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Baghdad's PKK ban marks win-win for Iraq, Turkey but warning to Iran

The move could ease Turkey's military operations in northern Iraq while at the same allowing Baghdad to extend its presence and control over its territory.
Relatives mourn over the caskets of 11 people killed in Turkish air strikes during their funeral in al-Malikiyah (Derik) in Syria's northeastern Hasakah province, on November 21, 2022. - Turkey hit dozens of targets in northern Syria as well as northern Iraq overnight into Sunday, a week after a deadly attack in Istanbul which Ankara has blamed on the Kurdistan Workers' Party (PKK). (Photo by Gihad DARWISH / AFP) (Photo by GIHAD DARWISH/AFP via Getty Images)

This is an excerpt from Turkey Briefing, Al-Monitor's weekly newsletter covering the big stories of the week in Turkey. To get Turkey Briefing in your inbox, sign up here.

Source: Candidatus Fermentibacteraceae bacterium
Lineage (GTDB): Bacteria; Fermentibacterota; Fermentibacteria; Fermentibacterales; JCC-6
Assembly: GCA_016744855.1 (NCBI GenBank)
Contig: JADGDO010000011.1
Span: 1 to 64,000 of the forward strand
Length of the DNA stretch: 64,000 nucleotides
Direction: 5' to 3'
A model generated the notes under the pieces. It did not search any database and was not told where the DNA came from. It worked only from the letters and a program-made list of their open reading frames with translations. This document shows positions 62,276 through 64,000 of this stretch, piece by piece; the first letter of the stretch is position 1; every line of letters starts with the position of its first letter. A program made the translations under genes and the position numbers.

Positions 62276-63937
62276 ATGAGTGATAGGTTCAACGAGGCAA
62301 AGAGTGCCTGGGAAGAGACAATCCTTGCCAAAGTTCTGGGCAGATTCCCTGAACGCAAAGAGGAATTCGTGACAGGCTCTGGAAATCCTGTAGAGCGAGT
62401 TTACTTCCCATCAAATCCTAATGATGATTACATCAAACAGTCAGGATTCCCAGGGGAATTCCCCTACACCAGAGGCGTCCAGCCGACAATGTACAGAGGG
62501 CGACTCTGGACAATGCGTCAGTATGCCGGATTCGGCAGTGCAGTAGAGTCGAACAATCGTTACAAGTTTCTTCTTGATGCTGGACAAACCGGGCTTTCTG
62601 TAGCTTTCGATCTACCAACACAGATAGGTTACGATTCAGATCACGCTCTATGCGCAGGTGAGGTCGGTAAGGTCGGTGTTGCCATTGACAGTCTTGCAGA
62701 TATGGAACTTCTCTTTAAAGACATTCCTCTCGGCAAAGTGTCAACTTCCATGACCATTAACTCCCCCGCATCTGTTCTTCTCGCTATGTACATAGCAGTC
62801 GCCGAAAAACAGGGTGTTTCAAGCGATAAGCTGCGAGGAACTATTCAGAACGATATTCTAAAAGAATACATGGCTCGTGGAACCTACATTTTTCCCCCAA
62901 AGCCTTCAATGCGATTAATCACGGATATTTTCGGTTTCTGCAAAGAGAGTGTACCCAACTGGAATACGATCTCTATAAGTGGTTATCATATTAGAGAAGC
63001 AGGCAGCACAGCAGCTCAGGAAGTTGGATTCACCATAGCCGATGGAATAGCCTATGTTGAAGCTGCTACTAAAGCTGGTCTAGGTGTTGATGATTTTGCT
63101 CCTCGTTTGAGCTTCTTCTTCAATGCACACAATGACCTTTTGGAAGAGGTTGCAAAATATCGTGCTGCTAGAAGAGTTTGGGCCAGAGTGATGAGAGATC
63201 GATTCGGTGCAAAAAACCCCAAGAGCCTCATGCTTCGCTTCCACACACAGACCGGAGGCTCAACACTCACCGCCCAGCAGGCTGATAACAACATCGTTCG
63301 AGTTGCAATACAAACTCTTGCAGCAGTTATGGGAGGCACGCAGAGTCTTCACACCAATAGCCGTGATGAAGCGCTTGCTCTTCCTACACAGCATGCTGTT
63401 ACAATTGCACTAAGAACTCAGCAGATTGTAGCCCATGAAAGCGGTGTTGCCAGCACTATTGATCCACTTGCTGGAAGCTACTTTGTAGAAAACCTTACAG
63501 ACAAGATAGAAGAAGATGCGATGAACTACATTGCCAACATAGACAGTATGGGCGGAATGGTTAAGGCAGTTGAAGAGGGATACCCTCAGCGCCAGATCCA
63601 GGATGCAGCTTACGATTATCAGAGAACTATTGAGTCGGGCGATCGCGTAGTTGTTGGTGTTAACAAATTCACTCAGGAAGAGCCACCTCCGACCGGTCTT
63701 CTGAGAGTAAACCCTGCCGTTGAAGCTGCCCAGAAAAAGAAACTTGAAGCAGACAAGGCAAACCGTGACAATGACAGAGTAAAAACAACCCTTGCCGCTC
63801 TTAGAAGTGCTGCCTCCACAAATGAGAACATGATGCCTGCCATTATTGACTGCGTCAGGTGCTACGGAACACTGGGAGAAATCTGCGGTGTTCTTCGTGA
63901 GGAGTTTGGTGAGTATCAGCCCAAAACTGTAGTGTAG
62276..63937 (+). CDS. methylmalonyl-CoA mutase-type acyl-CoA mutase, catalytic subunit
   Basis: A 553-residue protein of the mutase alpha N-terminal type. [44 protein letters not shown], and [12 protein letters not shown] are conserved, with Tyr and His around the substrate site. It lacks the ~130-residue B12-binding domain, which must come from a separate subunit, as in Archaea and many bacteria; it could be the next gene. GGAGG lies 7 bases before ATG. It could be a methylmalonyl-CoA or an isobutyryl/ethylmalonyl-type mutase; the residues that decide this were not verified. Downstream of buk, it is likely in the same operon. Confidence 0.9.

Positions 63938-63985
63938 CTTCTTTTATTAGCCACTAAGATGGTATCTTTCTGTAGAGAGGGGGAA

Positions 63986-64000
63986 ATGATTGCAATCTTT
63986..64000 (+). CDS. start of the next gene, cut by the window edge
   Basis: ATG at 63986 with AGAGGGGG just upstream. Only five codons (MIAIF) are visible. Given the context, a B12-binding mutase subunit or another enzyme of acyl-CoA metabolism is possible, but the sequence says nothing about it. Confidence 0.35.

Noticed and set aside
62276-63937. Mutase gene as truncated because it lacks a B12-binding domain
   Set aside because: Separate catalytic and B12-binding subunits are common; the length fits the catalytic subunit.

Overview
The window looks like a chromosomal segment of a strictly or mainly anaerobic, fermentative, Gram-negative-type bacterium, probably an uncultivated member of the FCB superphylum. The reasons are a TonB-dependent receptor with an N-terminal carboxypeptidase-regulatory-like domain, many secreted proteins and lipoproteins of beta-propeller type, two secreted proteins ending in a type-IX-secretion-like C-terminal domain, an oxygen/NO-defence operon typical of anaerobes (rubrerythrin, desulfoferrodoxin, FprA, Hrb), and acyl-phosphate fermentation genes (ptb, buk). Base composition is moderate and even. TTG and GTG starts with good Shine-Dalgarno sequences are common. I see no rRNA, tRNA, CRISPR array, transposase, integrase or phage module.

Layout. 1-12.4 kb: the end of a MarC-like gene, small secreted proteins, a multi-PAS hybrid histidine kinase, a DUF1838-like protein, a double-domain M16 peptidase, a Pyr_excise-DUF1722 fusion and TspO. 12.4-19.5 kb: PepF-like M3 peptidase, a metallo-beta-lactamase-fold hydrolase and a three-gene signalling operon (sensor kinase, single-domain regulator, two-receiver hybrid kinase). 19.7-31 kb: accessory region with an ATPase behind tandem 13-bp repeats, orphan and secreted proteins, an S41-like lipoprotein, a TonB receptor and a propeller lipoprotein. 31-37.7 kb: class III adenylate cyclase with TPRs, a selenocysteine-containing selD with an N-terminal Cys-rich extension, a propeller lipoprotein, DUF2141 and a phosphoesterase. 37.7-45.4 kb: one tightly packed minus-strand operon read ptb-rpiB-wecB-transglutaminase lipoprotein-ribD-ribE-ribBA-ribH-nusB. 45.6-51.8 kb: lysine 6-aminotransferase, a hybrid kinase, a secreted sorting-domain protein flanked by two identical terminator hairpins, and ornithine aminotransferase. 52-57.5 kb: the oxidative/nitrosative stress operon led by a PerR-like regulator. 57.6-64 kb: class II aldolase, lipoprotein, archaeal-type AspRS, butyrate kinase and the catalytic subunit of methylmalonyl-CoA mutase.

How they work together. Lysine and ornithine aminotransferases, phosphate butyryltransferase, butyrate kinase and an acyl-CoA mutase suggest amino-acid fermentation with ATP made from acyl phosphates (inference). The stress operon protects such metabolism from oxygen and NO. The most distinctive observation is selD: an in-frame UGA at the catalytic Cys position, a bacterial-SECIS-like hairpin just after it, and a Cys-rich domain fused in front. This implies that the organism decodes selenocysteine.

ANKARA — Baghdad’s acceding to Ankara’s longtime demand by banning the Kurdistan Workers Party (PKK) reflects Iraqi efforts to increase its say in the Turkish military presence and operations in northern Iraq, while granting Ankara a political cover in targeting the group. 

As it hosted a Turkish high-level delegation, Baghdad announced the PKK ban on Thursday, signaling a strong gesture to Ankara on its intentions to improve the bilateral relations. The PKK has been waging an armed campaign against Turkish forces for Kurdish self-rule inside Turkey since 1984. 

The PKK, which is listed as a terror outfit by Ankara, Washington and the European Union, is headquartered in northern Iraqi Kurdistan, where Turkey conducts routine airstrikes and holds hundreds of military outposts. Iraq stopped short, however, of listing the group as a terrorist organization. 

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